Members of the outfit - which spread a "clandestine publication" - were charged with "terrorism", said prosecutors.
Four members of an Italian anarchist group have been arrested on terror-related charges, the Genoa prosecutor's office announced on Tuesday.
Five others were placed under judicial control by authorities in the northwestern city, with prosecutors believing the group was linked to foreign anarchist movements, reported AFP.
Police dismantled the outfit, which prosecutors claimed was dedicated "to the dissemination of a clandestine publication... appearing twice a month."
They called this journal "the main instrument for the promotion and dissemination of the most intransigent anarchist discourse" in a press release.
Nine suspects, aged between 27 and 56, were charged with "instigating and advocating terrorism".
Their group is linked to the Fédération Anarchiste Informelle (FAI), which promotes "direct action" with the objective of "destroying the state", according to prosecutors.
The FAI - founded in 2003 - is considered by the Italian authorities as a threat, but it was taken off the EU official terror list in 2010.
Opposing both the current capitalist order and the far-left, the group has previously claimed responsibility for sending a letter containing a bullet to the former Italian Prime Minister Silvio Berlusconi, as well as parcel bombs to the embassies of Switzerland and Chile in Italy.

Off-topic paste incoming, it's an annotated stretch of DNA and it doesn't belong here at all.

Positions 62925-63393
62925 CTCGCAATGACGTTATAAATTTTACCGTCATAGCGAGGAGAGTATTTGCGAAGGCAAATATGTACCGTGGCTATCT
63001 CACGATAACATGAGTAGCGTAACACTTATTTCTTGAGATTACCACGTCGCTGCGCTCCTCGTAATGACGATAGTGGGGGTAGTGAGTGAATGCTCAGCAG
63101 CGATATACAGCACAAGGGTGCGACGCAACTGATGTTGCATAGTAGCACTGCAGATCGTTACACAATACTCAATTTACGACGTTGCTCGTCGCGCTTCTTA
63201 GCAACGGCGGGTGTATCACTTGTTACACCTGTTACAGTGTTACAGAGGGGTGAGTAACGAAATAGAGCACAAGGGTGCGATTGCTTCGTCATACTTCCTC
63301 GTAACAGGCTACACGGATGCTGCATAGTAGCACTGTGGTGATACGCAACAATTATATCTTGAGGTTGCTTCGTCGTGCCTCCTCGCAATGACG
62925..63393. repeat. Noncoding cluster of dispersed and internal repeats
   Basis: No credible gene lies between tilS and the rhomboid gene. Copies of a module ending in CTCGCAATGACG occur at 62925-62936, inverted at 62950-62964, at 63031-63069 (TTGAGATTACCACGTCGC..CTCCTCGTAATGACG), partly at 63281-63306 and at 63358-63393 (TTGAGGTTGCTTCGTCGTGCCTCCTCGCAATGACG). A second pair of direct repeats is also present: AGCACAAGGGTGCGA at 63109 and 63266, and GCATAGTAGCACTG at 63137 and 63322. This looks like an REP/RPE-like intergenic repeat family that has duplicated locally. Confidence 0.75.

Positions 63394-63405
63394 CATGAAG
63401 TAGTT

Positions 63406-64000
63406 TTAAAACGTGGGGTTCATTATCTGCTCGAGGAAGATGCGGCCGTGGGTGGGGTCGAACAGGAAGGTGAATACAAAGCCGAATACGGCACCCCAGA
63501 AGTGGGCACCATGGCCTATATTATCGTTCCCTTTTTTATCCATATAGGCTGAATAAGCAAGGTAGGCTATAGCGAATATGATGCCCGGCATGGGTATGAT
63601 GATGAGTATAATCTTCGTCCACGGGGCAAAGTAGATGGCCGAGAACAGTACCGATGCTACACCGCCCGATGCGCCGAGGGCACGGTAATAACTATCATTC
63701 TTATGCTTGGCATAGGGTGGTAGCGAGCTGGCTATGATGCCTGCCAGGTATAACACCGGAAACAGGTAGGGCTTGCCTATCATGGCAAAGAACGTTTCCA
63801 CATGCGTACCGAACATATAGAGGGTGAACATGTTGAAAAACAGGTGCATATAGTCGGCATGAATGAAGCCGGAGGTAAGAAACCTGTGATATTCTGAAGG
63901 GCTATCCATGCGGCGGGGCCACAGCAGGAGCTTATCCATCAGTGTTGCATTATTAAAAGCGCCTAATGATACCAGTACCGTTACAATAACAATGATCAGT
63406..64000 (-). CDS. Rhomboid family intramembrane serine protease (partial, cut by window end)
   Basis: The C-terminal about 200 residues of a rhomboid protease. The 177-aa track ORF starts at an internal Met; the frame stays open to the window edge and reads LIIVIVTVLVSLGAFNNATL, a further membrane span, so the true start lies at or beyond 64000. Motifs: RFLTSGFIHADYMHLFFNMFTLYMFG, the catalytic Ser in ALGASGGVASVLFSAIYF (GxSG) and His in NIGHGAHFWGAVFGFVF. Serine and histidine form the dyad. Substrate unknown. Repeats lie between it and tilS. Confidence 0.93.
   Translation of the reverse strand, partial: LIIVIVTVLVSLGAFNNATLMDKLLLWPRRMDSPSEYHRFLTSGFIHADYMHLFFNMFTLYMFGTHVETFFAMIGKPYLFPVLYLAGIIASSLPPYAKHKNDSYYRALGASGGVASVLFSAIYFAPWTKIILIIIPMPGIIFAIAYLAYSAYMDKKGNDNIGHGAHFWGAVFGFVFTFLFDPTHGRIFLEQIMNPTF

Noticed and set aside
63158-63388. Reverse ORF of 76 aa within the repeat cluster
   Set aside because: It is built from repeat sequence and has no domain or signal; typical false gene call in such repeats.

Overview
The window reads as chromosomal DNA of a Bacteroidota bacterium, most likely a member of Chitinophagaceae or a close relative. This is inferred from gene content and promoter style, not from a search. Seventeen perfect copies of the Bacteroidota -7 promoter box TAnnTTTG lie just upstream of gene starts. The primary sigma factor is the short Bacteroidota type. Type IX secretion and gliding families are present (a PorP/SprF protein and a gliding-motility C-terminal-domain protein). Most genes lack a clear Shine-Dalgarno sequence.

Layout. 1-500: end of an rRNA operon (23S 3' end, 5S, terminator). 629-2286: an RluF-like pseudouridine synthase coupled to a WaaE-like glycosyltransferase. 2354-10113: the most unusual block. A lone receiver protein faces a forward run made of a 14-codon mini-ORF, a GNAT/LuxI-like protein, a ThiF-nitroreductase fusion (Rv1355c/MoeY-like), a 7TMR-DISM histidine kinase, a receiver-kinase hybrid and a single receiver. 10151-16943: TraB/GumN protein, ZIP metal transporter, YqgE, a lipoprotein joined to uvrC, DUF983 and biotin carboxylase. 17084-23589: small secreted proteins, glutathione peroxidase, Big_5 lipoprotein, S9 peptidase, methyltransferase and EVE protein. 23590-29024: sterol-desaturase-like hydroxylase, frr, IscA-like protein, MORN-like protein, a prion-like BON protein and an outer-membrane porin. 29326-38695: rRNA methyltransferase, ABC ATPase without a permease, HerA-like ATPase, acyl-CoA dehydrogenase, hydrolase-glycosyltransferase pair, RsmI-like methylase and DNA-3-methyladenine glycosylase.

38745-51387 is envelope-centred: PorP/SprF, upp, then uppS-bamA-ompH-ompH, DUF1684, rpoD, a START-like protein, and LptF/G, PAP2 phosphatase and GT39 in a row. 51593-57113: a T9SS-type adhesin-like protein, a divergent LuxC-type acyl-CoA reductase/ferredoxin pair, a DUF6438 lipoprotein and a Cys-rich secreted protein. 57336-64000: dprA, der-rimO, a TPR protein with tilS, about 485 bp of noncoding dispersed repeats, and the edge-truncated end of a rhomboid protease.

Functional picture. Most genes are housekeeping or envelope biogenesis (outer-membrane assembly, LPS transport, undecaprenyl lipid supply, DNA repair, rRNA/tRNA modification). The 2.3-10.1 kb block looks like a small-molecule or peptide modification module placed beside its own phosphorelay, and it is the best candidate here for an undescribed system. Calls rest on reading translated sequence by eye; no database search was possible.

One of the last major actions of Italian anarchist circles dates back to 2012 when two men attacked the CEO of Ansaldo Nucleare, a subsidiary of the Italian defence giant Finmeccanica, injuring his legs.
The FAI explained at the time it wanted to denounce the role of the company in the nuclear sector and avenge anarchists imprisoned in Greece.
One of the nine suspects involved in the crackdown announced on Tuesday was in contact with a perpetrator of this attack, Alfredo Cospito, police said.
Considered to be the leader of a separate group of anarchist militants behind the parcel bombs and threats in 2010, he was sentenced to thirty years in prison.
In their publication, the anarchists advocated "hitting human targets", "sharpening the knives" to "bring back fear", "destroy[ing] the state and authority" and "attack[ing] the whole chain of production and sale of arms".